Not surprisingly, the amount of coffee being prepared and consumed at home has increased significantly. More than five out of ten respondents report that they are primarily purchasing coffee online from coffee roasters or coffee-focused retailers. An additional one in ten are ordering online through grocery delivery services. Several readers report taking up roasting at home.”
Ron Walters is the Co-founder at coffeereviews.com and conducted a readership survey and the results were telling.
Joanna Furgiuele – Director of Partnerships & Strategic Initiatives
Coffee Kids, a program of Hanns R. Neumann Stiftung NA, is dedicated to empowering young coffee farmers to provide a means to creating thriving (and sustainable) businesses. In a recently issued newsletter that touched upon how COVID-19 was impacting young farmers.
“Recognizing that crop cycles continue despite the coronavirus, we are reaching these young farmers with information and personalized coaching on how to adapt their businesses, while safeguarding their health. Individualized outreach and continuous communication takes additional time on top of necessary ongoing services, and so we are asking for your generosity and support to help young farmers during this uncertain time.”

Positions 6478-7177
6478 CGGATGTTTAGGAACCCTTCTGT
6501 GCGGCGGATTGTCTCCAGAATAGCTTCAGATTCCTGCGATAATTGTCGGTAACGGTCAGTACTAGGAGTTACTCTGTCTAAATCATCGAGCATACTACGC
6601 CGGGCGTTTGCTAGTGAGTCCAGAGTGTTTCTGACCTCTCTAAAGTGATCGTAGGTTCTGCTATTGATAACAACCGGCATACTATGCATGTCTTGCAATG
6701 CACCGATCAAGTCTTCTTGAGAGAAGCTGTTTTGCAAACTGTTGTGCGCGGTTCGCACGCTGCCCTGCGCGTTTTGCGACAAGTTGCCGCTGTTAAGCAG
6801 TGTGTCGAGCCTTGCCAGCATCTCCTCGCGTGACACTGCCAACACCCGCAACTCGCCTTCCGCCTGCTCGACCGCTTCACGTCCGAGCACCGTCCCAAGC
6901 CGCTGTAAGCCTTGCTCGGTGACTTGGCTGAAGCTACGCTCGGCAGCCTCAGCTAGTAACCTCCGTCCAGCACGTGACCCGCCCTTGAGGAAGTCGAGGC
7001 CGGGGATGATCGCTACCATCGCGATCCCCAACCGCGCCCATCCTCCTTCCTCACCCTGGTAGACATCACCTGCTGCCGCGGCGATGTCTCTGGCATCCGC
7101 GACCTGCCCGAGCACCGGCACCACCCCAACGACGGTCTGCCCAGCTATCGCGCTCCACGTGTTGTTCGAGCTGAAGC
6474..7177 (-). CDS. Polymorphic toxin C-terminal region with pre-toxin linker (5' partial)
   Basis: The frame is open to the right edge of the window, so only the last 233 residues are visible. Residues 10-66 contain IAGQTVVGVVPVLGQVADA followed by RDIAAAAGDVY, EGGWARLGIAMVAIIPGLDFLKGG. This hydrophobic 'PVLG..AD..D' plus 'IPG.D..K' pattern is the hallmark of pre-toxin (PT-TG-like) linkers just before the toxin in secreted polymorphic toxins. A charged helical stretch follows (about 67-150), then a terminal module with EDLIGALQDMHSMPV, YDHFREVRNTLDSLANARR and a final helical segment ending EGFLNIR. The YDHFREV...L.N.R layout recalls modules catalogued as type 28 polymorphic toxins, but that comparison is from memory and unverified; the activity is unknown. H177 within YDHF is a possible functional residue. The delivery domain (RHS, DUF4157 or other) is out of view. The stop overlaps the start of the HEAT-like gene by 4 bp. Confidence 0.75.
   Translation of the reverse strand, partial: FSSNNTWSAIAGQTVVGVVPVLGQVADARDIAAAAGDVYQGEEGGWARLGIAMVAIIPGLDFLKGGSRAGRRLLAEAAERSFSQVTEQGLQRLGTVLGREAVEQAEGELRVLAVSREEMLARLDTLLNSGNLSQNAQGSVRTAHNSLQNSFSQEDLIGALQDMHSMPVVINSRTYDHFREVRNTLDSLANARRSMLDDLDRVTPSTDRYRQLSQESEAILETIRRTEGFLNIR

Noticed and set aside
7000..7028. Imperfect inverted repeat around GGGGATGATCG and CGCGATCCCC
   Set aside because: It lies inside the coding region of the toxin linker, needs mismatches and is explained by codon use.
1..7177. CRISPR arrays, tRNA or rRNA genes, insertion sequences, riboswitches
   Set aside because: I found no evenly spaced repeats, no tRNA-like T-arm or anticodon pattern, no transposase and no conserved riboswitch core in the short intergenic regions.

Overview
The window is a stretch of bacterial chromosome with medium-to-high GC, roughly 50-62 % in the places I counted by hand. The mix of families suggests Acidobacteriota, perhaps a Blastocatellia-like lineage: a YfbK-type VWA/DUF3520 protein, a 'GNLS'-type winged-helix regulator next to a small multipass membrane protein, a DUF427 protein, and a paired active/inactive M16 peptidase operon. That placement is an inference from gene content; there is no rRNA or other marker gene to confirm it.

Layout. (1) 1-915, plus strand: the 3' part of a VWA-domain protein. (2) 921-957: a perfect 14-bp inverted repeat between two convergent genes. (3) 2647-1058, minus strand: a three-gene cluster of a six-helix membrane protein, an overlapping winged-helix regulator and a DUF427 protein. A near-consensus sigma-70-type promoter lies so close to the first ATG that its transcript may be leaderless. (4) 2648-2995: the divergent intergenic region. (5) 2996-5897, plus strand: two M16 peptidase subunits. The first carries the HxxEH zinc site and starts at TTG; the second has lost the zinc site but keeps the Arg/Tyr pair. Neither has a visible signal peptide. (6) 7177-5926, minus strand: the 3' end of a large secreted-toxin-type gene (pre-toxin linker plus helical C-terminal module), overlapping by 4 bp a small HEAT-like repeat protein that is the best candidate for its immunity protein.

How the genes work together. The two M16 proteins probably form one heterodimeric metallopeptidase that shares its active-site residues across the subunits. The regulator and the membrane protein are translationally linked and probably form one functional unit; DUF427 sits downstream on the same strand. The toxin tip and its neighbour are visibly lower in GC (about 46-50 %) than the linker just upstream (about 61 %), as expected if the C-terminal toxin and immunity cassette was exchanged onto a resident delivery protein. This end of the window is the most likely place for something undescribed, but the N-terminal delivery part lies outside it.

Of note within the newsletter was Beatriz Mendosa, a Guatemalan coffee grower, who’s concerns were particularly insightful to the “on the ground nature” the pandemic was having for local farmers.
“COVID-19 has generated frustration and has paralyzed communities completely. However, people are aware of the reality and we are pushing to move forward once this is over”
We reached out to Joanna Furgiuele, Director of Partnerships & Strategic Initiatives and manager of the Coffee Kids program, for more clarification to see if Mendosa’s sentiments were echoed elsewhere. Mrs. Furgiuele highlighted the differences in governmental regulation as “so many coffee farmers and entrepreneurs belong to the informal economy. Due to all the restrictions it is difficult for farmers to trade their products and to operate, so there are a lot of economic consequences for them. We are sure that food security will be an issue, and so in some regions we are starting some diversification strategies in order to address the topic in the short term (production of beans, corn) and long term (avocados, plantains, and other crops).”
Joanna Furgiuele is the Director of Partnerships and Strategic Initiatives at Coffee Kids, an organization devoted to uplifting young coffee farmers around the world.